Let's just break it up into smaller pieces. The utility will argue that there are efficiencies in a monopoly, but those efficiencies never end up being passed through to the consumer anyway -- because it's a friggin' monopoly.


4 people like this
Posted by Resident 1-Adobe Meadows
a resident of Adobe-Meadow
on Feb 7, 2020 at 4:10 pm

[Post removed.]


3 people like this
Posted by Anon
a resident of Another Palo Alto neighborhood
on Feb 8, 2020 at 10:22 am

Posted by TooBig?, a resident of Palo Verde

>> Something too big to be allowed to fail should be broken up into smaller pieces which are not too large and can be allowed to fail. The owners, investors, and managers of businesses which can be allowed to fail have more interest in making sure that they do not.

The problem is that electrical generation and high-voltage transmission are necessarily large-scale. These are O(100M)-O(10B) items. You can't efficiently break that part up. You can break up the distribution part-- small companies, cities with public utilities like Santa Clara and Palo Alto. But, upstream, in the grid, it doesn't work efficiently.

PG&E as company should have been dissolved, but, something like PG&E with hydro projects and long-distance transmission lines is not necessarily a bad thing. It just needs a culture of safety first, and, long-term financial incentives for investors and managers, instead of this quarterly stock price garbage that has polluted our culture and cost many lives and many billions of damage to communities that were conscientiously constructed over a hundred years. We need a culture change and a financial incentive change, but, the technology will continue to favor the large-scale grid, at least for now. (Cheap batteries could change that somewhat.)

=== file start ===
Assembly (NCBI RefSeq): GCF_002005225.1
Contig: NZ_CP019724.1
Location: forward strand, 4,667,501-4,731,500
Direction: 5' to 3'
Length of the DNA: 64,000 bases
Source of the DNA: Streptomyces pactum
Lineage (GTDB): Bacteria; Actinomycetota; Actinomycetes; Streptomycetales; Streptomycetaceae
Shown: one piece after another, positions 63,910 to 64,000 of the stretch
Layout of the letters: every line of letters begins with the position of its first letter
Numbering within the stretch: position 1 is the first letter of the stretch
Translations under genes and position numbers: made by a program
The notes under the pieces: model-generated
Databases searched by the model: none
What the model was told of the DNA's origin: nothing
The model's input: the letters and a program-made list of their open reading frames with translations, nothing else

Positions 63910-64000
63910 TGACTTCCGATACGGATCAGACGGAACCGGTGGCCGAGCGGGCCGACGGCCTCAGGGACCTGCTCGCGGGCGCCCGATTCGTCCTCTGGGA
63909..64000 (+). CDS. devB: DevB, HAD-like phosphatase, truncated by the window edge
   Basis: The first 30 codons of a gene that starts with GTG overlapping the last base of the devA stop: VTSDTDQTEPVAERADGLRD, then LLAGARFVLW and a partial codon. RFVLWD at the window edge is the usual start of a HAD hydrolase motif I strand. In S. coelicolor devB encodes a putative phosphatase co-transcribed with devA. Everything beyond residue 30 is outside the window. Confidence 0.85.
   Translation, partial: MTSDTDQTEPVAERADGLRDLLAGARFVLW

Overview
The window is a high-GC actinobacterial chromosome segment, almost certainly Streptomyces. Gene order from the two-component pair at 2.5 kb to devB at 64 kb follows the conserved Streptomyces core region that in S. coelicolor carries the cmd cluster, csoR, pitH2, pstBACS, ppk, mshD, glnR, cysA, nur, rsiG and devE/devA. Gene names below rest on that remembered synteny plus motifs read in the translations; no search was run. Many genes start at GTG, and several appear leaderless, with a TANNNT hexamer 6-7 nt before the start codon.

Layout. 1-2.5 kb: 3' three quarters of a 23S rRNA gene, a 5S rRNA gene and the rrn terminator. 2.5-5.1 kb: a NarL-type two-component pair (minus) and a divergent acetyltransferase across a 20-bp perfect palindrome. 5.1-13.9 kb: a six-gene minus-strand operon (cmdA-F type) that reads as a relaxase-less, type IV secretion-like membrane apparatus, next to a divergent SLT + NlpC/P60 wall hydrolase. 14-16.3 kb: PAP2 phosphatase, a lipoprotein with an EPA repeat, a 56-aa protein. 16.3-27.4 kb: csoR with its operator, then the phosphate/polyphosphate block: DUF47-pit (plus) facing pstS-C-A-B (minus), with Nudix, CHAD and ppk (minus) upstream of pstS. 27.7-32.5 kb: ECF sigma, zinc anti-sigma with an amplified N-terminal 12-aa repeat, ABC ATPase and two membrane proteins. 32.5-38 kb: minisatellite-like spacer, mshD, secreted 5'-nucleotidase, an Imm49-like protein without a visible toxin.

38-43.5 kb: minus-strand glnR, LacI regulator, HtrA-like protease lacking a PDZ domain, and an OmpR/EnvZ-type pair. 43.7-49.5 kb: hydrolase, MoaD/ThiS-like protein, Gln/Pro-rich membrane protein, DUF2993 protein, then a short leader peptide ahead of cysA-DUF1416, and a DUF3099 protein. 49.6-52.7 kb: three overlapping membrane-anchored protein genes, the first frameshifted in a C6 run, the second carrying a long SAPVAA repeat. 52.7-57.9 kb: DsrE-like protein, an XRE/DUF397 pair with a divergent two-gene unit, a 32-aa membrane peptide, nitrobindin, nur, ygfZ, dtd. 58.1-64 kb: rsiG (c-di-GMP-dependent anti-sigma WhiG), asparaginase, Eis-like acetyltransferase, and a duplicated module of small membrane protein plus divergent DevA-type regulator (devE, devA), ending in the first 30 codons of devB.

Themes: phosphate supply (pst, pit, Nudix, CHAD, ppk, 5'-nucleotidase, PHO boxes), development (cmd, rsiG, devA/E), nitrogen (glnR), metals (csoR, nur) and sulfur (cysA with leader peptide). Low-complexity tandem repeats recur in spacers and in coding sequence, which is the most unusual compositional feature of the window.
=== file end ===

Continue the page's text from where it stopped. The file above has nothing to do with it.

Like this comment
Posted by Tim Dunfey
a resident of Mayfield
on Mar 2, 2020 at 10:45 am

Masur is out of the question because she supported SB50. Lieber is out of touch. Brownrigg is the best of the lot.


2 people like this
Posted by Tim Dunfey
a resident of Mayfield
on Mar 2, 2020 at 10:51 am

If it comes down to Glew/Masur then move away!

But Brownrigg is getting all the good endorsements (Filseth, Kou, Eng, Wu) while Masur is getting the awful ones (Wiener, Fine, Kniss, Chu).


Like this comment
Posted by Anon
a resident of Another Palo Alto neighborhood
on Mar 2, 2020 at 10:55 am

Posted by Tim Dunfey, a resident of Mayfield

>> Masur is out of the question because she supported SB50. Lieber is out of touch. Brownrigg is the best of the lot.

Brownrigg and Becker are my top choices, but, since I received around 10 political flyers delivered to my mailbox that were special-interest attacks on Lieber, it really boosts Lieber in my mind. If all these special interests hate her so much, there must be a good reason.

Does anyone know why powerful special interests hate Lieber so much as to spend money specifically against her and not for their favorite candidate?


Like this comment
Posted by C
a resident of Palo Alto High School
on Mar 3, 2020 at 9:53 am

'We do not need to solve the housing crisis by disrupting our single-home neighborhoods,' Oliva said"

I do wonder how someone can recognize and acknowledge that we have a housing crisis, yet in the same breath refuse to do anything about it. Perhaps this mindset can be achieved by lacking empathy? I'm not sure.

Even if Palo Alto were to somehow keep 1 housing unit per job, neighboring cities may not, and so a housing crisis of a form would still exist. As it stands, Palo Alto is benefitting from the tax revenue generated by these "extra jobs" and yet doing very little to abate the crisis.

Yes, Palo Alto is primarily a town with single family homes. So? It was once a rural area.

To the commenters above who seem to hate upzoning so much, would a duplex -- which often have similar square footage to SFH anyway, but naturally allow for greater population density-- truly ruin your QOL? When you walk downtown and pass apartments rental units do you avert your eyes to avoid the ugliness? What is so bad about rental units? Would you object less if new housing were for more long term residents e.g. condos?